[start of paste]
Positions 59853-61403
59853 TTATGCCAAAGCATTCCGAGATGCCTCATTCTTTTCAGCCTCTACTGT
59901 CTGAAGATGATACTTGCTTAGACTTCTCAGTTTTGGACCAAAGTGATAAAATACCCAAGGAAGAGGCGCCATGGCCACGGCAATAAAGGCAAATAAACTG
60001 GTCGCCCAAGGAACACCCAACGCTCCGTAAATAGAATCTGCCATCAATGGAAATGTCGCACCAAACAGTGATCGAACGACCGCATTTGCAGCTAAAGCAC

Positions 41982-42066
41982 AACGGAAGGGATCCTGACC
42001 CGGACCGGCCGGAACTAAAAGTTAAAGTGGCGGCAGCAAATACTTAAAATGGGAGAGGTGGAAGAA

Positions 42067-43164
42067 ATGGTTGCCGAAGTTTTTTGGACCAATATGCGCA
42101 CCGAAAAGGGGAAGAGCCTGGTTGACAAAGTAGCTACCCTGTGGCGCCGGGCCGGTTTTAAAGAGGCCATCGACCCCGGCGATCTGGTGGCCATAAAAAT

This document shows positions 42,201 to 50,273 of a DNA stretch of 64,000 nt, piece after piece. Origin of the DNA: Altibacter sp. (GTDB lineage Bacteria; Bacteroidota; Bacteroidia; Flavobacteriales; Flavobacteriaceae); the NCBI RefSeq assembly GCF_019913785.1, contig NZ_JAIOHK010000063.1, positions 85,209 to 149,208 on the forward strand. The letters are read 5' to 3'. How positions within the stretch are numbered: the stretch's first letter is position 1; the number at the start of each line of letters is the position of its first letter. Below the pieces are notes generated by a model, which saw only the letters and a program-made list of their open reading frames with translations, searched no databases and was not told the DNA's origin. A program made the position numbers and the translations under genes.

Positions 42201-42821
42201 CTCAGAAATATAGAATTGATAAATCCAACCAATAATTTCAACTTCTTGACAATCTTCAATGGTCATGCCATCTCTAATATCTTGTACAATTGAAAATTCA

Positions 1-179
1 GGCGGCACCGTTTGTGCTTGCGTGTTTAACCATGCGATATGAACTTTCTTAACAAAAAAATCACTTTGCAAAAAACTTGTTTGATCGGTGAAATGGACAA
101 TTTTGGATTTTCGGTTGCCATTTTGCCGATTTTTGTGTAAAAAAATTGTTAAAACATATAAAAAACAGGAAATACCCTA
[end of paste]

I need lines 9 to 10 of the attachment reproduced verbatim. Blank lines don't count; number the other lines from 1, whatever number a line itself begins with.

42067 ATGGTTGCCGAAGTTTTTTGGACCAATATGCGCA
42101 CCGAAAAGGGGAAGAGCCTGGTTGACAAAGTAGCTACCCTGTGGCGCCGGGCCGGTTTTAAAGAGGCCATCGACCCCGGCGATCTGGTGGCCATAAAAAT